On Monday, a week before Christmas, the line to pay at Francesca’s Collections boutique store stretched across the store. The Jockey outlet had mostly sold out of seasonal clothing and managers were offering customers a chance to buy presents online at the store and have the items shipped for only $3. Jockey’s manager, Dave Cartee, was giving customers the kind of personal service they can’t get online. For men who may not know much about women’s underwear, he was helping out by looking up in his computer records what the women had bought in the store before.
Other stores were doing what they can to get shoppers in and away from online shopping. Lucky Brand has jeans $20 cheaper than online prices. Other stores are trading coupons. If you go into one store, you get a coupon for additional savings at another Outlet outpost.
Parking lots were packed the weekend before Christmas and while some stores estimated that sales were up, a manager at Lucky said sales were down for the year as much as 7 percent and 10 percent at the holidays.
“We are down in traffic,” said Cindy Alvarez. “I feel like people are buying more online.” Jeans in the store are $79, but $99 online.
They are working to beef up sales with 50 percent off last minute holiday gift promotions, such as a paisley bandana for $12.25; a men’s wallet for $24; a burgundy studded clutch for $29.75; a cosmetic bag for $12.25; and two pairs of mixed media socks for $8.25. They are even lowering those prices adding another 10 percent off if you sign up for the brand’s mailing list.
The new western store, Ariat, was selling its most expensive products at extreme deals. English riding boots that usually sell for $1,000 are selling for $400. American boots originally listed at $400 were selling for as low as $50 with a combination of outlet and holiday markdowns.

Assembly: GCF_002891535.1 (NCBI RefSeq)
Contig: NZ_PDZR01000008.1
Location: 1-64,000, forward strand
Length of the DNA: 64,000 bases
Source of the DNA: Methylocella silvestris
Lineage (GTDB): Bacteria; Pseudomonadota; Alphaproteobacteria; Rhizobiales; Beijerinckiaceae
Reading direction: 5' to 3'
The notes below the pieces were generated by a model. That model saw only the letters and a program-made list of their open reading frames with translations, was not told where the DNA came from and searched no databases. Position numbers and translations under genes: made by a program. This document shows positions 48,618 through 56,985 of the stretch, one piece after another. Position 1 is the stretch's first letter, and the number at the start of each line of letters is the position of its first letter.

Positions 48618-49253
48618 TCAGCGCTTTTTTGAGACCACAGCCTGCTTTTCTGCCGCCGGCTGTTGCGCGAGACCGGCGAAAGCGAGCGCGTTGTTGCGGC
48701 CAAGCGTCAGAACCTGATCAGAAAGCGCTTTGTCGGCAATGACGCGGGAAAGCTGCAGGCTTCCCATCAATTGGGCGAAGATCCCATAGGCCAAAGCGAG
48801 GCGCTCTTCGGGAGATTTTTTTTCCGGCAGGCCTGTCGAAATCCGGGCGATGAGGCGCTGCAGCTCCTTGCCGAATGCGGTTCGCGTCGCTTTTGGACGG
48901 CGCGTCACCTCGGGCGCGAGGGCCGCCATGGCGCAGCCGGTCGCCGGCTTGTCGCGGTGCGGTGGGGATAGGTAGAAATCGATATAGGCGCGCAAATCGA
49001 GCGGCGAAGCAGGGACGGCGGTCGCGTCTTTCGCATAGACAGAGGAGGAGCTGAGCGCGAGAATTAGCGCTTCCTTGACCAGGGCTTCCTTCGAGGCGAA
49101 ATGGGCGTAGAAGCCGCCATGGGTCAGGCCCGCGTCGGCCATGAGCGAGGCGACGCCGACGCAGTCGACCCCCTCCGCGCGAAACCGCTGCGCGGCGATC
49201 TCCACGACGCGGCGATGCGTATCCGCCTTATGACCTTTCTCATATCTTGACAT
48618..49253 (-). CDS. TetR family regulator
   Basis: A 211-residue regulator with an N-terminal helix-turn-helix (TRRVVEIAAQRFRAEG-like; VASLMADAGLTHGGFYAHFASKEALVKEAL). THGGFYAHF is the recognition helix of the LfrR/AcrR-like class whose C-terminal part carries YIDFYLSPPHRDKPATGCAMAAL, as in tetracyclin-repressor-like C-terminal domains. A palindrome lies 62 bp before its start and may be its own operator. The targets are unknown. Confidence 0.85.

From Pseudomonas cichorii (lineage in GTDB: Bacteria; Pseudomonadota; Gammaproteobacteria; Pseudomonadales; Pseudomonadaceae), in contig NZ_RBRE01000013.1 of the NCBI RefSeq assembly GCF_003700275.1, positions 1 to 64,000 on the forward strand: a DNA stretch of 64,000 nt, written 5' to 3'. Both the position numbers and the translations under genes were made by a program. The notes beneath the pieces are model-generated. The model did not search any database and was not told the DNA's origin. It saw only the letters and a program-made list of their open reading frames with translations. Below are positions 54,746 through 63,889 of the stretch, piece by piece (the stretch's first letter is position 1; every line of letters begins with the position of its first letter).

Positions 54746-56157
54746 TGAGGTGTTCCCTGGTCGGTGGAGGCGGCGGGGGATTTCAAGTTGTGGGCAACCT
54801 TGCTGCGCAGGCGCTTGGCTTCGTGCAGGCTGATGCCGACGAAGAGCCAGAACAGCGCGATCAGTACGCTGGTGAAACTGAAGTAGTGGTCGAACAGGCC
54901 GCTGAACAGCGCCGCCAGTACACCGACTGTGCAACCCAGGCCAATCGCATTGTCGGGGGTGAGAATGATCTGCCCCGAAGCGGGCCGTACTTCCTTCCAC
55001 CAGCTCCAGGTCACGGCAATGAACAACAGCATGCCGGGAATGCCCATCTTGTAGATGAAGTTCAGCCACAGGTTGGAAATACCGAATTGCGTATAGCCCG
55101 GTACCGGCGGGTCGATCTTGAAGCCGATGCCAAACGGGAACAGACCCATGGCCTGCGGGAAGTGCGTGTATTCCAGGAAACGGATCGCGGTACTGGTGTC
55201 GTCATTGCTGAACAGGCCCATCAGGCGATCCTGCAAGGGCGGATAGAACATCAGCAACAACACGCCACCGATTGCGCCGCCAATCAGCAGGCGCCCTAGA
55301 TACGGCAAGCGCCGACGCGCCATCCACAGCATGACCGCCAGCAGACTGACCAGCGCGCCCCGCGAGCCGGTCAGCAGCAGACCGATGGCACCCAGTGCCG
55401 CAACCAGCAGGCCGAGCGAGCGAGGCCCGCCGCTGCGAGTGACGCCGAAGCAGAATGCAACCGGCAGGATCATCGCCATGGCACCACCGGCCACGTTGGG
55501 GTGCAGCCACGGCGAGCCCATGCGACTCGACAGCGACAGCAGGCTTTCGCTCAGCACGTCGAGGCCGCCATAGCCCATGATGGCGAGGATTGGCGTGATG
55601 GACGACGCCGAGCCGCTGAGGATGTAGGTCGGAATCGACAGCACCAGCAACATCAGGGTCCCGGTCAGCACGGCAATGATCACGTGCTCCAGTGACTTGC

Nationally, holiday shopping has grown since 2009 from $502 billion to an estimated $680 billion in 2017, according to statista.com. Sales at this time of year are estimated to account for as much as 30 percent of a retailer’s annual numbers. Sales have grown steadily since 2000 with dips in 2008 and 2009. Business has increased an average of 2.5 percent over the past 10 years, according to the National Retail Federation.
A study of 4,000 shoppers by the accounting firm Deloitte predicted that this will be the first year that shoppers will spend more money online than in retail stores. Some 51 percent of responders said they would spend more online in 2017. Last year the amount was split evenly between online and retail.
GIVING IT AWAY Jockey outlet store manager Dave Cartee shows off his best deal, seven panties or bra tops for $28. He suggests men check with him before buying items to see what their significant others bought last time they shopped there.
FOR SALE, FOR SURE Molly Walker, who manages the the Lucky Brand outlet store has a gift table with everything 50 percent off and another 10 percent off if you join a mailing list. Items include a printed cosmetic bag for $12.25, a burgundy studded clutch for $29.95 and a coin purse for $14.50.
MADE FOR WALKING Manager Philip Walker is taking 50 percent off everything and then another 20 percent for the holidays at Ariat, the Outlets’ first western goods store.
FEELING LUCKY Lucky Brands has items from $4 to $17 on its gift display.